As is usually the case at this time of day during the summer there was a constant stream of Common Terns heading from the Meon out into the Solent and back. Sometimes they would fish close in.
And sometimes they would be successful in catching a fish.
At this time of the morning, the light is excellent, and with the shallow water there are some wonderful reflections stretching across the mud.
As well as the terns, Herring and Lesser Black-backed Gulls were moving.
With the reserve not opening until 9.30am, we walked along the Canal Path, in the hope of finding some migrants moving through. After walking through jungle with birds of all colours appearing and butterflies floating past it was difficult to change to UK mode. but after a short while it was business as usual. Reed Warblers were moving through the reeds, keeping well out of view, and Chiffchaffs could be heard calling. A scrawny looking juvenile Reed Bunting was taking in the sunshine in a bush.
Activity in the trees made us pause. There were Long-tailed Tits and Goldcrests, plus Chiffchaffs and Willow Warblers that were a little more shy. One larger warbler appeared and showed very well, one of the best views I have had of a Garden Warbler.
We were scanning the fields for any sign of Whinchat, but without any success. As we approached the turn for Posbrook, Ian picked up a pair of birds on fence posts. As we got a little closer we could see that they were a pair of Redstarts. Unfortunately as we got close enough to photograph, they flew off never to be seen again. To compensate we were left with two Spotted Flycatchers.
On our way back there were four Yellow Wagtails in the field with cattle. They had not been there when we walked down earlier.
One of the reasons the Redstarts disappeared could be down to the presence of a Kestrel that was moving around the area.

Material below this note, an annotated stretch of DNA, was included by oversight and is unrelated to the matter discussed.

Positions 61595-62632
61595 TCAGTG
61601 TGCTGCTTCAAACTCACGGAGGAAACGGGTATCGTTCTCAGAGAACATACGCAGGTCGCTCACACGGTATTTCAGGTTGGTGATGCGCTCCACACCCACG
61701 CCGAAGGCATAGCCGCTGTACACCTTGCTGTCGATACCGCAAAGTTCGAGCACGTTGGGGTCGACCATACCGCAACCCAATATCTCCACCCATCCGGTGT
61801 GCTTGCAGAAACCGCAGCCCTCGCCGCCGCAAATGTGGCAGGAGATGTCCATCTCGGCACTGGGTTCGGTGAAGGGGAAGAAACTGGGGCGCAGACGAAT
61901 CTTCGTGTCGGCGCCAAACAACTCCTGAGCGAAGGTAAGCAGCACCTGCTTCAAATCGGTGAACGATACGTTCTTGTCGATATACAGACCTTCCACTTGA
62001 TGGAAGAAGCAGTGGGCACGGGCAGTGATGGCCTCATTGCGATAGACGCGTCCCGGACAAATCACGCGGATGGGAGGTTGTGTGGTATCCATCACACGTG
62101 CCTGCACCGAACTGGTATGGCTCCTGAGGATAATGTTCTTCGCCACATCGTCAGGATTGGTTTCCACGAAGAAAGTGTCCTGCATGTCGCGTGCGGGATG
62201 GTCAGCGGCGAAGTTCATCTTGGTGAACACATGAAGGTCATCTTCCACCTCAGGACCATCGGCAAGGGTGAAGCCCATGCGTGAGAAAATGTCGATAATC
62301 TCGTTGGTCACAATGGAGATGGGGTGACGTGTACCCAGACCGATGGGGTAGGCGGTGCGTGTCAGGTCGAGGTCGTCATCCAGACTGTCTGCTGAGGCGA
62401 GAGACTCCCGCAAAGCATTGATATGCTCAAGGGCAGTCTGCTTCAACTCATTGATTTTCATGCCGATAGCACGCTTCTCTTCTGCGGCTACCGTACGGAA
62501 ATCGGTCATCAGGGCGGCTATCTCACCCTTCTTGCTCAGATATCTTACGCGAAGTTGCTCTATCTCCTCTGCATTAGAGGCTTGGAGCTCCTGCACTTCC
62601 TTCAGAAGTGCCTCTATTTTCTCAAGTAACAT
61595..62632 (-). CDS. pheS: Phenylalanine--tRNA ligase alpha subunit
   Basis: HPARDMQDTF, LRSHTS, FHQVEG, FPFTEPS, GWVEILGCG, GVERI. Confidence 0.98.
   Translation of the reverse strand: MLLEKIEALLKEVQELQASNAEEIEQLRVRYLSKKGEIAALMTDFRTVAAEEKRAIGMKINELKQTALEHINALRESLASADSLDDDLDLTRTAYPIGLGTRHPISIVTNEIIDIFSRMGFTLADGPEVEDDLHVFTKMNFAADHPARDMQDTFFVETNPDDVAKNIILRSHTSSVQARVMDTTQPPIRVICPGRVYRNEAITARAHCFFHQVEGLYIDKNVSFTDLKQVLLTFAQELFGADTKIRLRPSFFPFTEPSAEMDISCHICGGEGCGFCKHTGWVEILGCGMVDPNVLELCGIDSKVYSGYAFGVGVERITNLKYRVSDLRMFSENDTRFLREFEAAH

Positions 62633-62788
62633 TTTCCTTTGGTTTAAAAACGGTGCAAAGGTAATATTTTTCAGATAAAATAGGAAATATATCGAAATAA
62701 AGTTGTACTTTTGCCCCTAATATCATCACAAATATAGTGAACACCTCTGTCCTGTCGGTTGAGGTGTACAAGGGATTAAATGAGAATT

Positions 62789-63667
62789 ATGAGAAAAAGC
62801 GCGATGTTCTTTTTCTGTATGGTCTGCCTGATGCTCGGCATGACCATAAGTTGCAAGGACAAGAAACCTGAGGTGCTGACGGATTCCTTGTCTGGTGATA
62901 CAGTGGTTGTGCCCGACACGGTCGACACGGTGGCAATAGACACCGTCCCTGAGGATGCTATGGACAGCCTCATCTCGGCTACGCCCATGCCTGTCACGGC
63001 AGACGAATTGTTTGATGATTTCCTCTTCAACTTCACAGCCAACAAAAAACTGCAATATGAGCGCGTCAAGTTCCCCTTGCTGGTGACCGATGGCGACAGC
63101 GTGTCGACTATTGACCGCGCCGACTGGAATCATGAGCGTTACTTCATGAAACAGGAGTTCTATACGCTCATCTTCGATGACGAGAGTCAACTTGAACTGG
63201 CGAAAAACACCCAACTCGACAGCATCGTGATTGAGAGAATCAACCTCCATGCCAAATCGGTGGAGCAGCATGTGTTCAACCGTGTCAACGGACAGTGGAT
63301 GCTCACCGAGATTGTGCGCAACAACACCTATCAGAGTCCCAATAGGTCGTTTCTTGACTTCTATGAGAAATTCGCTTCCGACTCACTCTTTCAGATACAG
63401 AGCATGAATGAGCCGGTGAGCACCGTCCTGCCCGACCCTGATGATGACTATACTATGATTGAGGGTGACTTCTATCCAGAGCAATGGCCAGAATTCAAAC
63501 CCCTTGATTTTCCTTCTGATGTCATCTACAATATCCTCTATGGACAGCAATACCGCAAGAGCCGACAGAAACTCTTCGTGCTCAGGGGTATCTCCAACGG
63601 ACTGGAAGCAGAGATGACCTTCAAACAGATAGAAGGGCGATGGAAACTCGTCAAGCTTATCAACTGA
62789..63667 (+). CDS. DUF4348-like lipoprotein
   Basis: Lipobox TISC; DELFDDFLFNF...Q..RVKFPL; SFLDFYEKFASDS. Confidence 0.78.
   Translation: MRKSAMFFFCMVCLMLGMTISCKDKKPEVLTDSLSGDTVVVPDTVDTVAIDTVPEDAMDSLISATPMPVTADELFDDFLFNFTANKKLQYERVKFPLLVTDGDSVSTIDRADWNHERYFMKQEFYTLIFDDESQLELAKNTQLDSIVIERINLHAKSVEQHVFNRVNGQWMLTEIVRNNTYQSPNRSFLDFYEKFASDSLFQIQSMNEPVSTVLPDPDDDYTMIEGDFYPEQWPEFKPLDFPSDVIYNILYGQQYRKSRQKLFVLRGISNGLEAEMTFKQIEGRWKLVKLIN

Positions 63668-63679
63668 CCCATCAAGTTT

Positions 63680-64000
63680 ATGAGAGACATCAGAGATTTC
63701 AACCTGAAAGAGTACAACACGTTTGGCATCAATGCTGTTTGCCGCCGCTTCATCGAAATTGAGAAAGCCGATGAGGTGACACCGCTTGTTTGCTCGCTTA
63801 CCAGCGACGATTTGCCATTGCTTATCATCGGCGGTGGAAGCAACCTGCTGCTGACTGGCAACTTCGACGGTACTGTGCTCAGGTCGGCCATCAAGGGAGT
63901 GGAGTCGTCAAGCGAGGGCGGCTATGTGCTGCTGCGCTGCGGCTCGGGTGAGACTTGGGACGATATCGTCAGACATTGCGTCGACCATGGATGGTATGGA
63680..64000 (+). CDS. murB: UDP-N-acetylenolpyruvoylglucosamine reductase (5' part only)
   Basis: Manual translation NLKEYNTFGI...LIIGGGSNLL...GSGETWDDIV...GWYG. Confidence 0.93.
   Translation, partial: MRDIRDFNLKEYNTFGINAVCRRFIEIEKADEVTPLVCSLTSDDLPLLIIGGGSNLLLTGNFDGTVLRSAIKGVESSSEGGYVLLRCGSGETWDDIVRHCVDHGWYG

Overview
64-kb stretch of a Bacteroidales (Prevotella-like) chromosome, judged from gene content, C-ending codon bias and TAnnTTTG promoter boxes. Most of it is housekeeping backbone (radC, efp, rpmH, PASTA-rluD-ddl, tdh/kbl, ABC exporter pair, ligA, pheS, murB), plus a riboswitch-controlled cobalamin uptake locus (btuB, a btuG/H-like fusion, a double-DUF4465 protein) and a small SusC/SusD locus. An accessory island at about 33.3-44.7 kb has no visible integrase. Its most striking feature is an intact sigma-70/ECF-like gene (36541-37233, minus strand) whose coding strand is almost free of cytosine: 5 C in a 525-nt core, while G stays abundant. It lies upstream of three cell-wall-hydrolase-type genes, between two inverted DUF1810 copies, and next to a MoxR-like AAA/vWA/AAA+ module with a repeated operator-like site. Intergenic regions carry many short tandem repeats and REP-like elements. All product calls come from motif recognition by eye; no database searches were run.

A Chiffchaff appeared and stayed long enough for us to photograph, and confirm the identification.
The first butterfly of the day was a Speckled Wood.
Quickly followed by a Green-veined White.
Dragonflies were also about, but we could only find Common Darters.
We entered the reserve and explored the east side, checking the meadows for any sign of chats. It was very quiet, hardly anything about.
From the east side we crossed to the west, we were looking for the reported Wood Sandpiper, but first decided to check the south scrape from the Meon Shore Hide. Again quiet, there were plenty of Black-tailed Godwits, but nothing to make you feel the need to stay put.
As well as Ian and I there was one person in the hide, and suddenly he started to photograph something, but didn't say a word. My curiosity got the better of me and I moved to get a look and found that he was photographing a Water Rail. Just as I raised the camera the rail started to dart across the mud. I managed to get one photo before it was gone, but Ian didn't get to see it. Why he decided to keep it quiet I don't know, but I made my feelings known.
We left the hide and headed on to the Spurgin Hide. The Wood Sandpiper had been on the south scrape this morning, but had flown off and had probably returned to its normal place in front of this hide.
On entering the hide there was nothing about, but watching the open mud we could see a Green Sandpiper, and eventually had quick glimpses of the Wood Sandpiper.
We sat it out, and waited to see if it would give abetter show, and it did coming from behind the small islands into the open water. Although still far away we did get better views.
Very cropped records but you can see it is a Wood Sandpiper.
Then it decided to preen alongside a juvenile Little Ringed Plover.
Then just sat it out on one leg!
Leaving the Sandpiper, we decided to head back to the cars for lunch, and then to decide our next stop. We did though, pause at Darter's Dip to see if there were anymore interesting dragonflies. It was still only Common Darters, but there was a large shoal of Roach at the surface of the water.